- Lu does a fascinating analysis of Undset in light of her contemporary Simone de Beauvoir's writings on the traditional depiction of women in literature as the mysterious "other."
- Richard acknowledges a few high points of The Wreath, but overall finds the overwrought plot to be a big turn-off.
- Sarah gives The Wreath an overall good review, although she's dubious about the direction the larger book is heading, and is liking Kristin less and less as time goes on.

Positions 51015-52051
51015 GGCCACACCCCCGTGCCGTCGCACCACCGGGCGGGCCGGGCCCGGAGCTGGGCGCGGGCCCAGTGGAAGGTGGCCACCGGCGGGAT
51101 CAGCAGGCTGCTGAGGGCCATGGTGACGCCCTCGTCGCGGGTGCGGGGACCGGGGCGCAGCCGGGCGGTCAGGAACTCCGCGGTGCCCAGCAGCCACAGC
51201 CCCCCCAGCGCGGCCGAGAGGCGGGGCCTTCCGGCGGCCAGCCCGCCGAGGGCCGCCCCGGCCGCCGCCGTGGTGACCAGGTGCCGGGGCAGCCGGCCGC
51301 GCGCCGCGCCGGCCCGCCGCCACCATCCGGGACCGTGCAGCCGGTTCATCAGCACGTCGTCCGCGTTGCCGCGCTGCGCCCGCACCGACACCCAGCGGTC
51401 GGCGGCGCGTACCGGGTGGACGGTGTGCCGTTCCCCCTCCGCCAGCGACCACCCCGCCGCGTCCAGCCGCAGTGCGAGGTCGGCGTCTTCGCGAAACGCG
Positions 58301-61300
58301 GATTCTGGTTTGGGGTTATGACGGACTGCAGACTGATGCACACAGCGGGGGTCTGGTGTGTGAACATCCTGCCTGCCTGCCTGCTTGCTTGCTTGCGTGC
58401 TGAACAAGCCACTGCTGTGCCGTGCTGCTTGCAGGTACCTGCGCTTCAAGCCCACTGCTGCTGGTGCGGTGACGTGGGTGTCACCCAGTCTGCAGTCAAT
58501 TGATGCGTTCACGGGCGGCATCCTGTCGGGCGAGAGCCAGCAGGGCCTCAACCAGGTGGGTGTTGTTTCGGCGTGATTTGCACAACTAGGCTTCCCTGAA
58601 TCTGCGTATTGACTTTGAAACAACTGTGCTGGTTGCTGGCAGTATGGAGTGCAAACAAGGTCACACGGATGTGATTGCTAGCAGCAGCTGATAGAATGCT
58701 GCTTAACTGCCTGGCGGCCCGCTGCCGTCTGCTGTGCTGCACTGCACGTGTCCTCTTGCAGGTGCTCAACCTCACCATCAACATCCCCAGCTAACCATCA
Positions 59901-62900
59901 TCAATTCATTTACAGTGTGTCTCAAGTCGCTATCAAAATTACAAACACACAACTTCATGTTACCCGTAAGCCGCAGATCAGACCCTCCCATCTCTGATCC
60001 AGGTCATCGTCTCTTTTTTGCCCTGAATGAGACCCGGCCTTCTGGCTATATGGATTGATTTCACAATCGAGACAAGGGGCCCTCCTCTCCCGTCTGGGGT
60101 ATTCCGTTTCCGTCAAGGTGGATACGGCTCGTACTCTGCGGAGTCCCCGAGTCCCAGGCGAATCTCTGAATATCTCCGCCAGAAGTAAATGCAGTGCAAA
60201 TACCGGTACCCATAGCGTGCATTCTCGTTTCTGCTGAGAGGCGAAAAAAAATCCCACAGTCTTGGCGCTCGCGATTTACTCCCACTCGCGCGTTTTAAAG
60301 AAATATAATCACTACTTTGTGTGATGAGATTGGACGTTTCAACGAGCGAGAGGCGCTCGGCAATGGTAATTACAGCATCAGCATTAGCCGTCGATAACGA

- Softdrink writes hilariously about her conflicted sympathies - the characters frustrate her, but she also feels their flaws make for a memorable read.
- Tuesday, as I mentioned, rejects the idea that Kristin is "modernist," and reads it as a tribute to Romance. (It's only fair to say that these are Tuesday's reading notes, not a final review.)
- Valerie raises the interesting question of whether Kristin is a male-centered story, despite having a female protagonist.